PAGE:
Seafarers Repatriated Amid COVID-19

With the COVID-19 pandemic putting various industries worldwide at a standstill, the seafaring industry has also been significantly affected. The presence of the highly contagious virus in several countries around the world has made traveling safely by boat very difficult. There are even cruise ships that have experienced COVID-19 outbreaks while at sea. This is the reason why the Department of Foreign Affairs (DFA) has announced that in the next three weeks, they will be repatriating the seafarers that have been displaced due to this health crisis.

The situation

Over 4,000 cruise ship workers are set to be repatriated amid the COVID-19 outbreak. Ships such as the Costa Magica, Costa Favolosa, and Costa Luminosa have around 1,000 Filipino crew members between them. The first two ships were refused to dock in Florida to avoid spreading the virus through its potentially infected passengers. The latter ship in contrast has docked in Savonna, Italy, with the crew members on their way to be sent back to the Philippines.

But these vessels are just some of the many that have Filipino workers part of their crew, as there are more coming in the next few weeks. These seafarers shall be flown in from the countries their ships are docked at to Manila.

Measures undertaken

As part of the efforts taken, the DFA, the Overseas Workers Welfare Administration (OWWA), and the Department of Tourism (DOT) have been looking for accommodation such as hotels and motels for the repatriated crew members. This is where they will stay so they can fulfill their 14-day quarantine. This is in accordance with Resolution 14 by the Inter-Agency Task Force for the Management of Emerging Infectious Diseases (IATF-EID).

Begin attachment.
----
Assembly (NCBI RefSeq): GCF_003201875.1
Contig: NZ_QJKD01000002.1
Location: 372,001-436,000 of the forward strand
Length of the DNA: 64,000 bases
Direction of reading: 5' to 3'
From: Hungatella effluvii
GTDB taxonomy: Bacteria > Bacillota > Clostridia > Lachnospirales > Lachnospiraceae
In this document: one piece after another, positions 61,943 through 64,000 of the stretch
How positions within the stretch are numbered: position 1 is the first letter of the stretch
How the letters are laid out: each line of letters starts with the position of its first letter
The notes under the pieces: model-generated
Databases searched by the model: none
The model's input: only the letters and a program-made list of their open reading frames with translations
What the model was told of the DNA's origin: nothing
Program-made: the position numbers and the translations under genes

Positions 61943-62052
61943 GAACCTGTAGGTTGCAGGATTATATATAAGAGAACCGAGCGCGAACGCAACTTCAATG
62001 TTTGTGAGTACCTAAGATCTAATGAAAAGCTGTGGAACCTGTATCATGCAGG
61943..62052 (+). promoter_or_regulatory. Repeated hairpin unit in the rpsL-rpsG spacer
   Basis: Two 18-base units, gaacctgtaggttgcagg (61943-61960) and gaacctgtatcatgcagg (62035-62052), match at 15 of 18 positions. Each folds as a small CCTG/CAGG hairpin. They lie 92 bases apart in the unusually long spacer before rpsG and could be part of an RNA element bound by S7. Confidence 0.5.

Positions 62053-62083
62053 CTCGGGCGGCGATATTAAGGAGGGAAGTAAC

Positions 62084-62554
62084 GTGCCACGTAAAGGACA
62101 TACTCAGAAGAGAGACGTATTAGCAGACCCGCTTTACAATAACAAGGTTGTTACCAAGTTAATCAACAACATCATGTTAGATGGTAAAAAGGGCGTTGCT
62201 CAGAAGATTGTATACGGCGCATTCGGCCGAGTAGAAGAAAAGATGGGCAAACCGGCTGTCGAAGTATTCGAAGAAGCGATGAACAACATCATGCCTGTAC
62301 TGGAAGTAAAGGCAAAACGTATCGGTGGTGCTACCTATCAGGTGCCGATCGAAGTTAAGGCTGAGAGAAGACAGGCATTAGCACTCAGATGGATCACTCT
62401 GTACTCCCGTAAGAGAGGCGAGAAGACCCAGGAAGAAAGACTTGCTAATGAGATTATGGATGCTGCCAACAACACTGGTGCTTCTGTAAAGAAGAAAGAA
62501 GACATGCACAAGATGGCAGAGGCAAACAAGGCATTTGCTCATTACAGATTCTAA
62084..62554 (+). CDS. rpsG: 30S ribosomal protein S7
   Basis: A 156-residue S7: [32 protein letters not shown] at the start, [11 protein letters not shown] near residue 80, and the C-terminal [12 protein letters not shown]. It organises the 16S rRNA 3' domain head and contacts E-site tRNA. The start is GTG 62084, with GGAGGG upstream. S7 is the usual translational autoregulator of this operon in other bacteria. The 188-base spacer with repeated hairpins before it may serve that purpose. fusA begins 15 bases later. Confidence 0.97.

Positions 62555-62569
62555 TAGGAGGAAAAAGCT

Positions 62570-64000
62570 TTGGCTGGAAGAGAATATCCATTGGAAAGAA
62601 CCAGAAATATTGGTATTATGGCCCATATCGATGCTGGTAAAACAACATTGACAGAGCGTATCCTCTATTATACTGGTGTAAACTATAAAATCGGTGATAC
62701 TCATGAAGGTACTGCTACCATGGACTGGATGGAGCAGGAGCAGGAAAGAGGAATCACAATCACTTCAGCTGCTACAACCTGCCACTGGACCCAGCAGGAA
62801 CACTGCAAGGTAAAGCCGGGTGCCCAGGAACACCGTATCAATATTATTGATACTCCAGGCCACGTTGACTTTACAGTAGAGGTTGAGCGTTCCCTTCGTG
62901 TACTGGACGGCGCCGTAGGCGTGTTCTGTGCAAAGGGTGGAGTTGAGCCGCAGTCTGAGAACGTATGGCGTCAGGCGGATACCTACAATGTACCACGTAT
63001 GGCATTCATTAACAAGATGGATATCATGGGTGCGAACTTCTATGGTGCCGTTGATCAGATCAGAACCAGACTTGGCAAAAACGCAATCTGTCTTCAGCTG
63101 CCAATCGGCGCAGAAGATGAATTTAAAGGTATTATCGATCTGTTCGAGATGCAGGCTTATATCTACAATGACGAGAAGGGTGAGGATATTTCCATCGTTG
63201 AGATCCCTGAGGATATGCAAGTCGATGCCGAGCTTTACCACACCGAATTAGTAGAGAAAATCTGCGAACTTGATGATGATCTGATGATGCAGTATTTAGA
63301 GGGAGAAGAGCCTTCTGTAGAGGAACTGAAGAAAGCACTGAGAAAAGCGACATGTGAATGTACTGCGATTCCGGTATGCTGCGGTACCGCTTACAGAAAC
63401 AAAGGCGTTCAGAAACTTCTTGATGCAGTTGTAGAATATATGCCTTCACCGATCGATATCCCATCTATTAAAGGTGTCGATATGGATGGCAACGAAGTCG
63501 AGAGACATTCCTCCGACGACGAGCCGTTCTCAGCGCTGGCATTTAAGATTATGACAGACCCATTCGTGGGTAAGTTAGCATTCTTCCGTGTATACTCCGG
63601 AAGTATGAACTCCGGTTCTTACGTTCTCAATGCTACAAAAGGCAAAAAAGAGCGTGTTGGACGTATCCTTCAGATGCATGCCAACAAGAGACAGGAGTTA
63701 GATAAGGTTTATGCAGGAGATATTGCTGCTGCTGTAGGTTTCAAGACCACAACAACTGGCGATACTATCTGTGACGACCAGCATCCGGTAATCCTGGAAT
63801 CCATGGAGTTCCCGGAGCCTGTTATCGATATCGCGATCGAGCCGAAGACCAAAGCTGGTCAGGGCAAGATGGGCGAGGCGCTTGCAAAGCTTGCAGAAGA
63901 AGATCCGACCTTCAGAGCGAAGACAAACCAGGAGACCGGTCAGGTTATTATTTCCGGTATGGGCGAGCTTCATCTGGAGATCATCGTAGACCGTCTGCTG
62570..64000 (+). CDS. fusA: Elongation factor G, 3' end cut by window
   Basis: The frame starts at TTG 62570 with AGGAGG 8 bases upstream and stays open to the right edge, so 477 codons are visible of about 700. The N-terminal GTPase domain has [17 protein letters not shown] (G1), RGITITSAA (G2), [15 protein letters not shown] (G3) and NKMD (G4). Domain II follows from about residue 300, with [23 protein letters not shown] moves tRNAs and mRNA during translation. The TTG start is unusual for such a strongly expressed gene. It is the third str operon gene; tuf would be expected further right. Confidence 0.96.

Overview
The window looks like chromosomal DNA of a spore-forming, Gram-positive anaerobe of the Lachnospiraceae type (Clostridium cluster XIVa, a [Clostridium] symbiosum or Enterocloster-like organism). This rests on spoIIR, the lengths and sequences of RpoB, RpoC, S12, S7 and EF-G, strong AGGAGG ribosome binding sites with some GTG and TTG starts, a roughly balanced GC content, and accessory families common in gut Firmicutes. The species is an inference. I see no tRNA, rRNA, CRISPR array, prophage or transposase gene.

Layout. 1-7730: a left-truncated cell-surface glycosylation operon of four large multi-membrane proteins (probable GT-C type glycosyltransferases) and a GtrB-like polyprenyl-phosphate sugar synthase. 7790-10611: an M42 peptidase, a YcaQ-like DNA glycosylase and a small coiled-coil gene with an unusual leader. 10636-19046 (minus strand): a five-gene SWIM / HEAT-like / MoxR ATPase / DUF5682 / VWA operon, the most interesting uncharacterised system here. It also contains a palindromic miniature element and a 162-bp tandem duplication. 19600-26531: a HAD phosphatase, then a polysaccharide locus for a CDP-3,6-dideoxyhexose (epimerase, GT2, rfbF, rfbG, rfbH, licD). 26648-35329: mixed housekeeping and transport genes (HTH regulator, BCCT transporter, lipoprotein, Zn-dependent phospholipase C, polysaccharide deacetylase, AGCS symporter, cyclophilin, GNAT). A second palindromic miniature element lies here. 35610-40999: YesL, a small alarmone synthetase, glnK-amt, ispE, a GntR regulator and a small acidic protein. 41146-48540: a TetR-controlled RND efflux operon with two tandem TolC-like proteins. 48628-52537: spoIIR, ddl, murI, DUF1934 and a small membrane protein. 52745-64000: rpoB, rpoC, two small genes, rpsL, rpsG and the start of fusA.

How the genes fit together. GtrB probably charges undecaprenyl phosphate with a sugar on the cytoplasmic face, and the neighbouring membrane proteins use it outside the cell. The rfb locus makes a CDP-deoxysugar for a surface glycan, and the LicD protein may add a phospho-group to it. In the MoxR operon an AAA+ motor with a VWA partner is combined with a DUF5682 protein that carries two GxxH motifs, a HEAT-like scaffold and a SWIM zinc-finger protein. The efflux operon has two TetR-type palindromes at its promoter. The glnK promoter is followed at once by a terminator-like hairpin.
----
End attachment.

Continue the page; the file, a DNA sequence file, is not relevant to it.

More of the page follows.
The first batch of Filipino seafarers, nearly 400 in total, arrived last March 28 via chartered flights. They were taken to a hotel located in Pasig City.

These efforts would not have been possible if not for the mentioned government bodies above, as well as the Department of Health (DOH), Department of Labor and Employment (DOLE), Department of Transportation (DOTr), and the Department of the Interior and Local Government (DILG). Shipping companies also contributed in ensuring the crew are brought back home safely and efficiently.

Still, challenges remain in the process. Teodoro “Teddy” Locsin Jr., Secretary of Foreign Affairs, expressed the difficulties of looking for the proper accommodation for these crew members on his Twitter account. He cited the approval process of both the list of potential accommodations and the rooms as fit for isolation as factors that pose a challenge to these measures.

Overall, such lengths are being taken due to the need to get our fellow Filipinos to safety and making sure they get the best care possible, whether they have COVID-19 or not. More seafarers from these vessels are expected to arrive in the coming weeks for proper procedures and quarantine to flatten the curve of the virus.

 

(INQUIRER.net, BusinessMirror)

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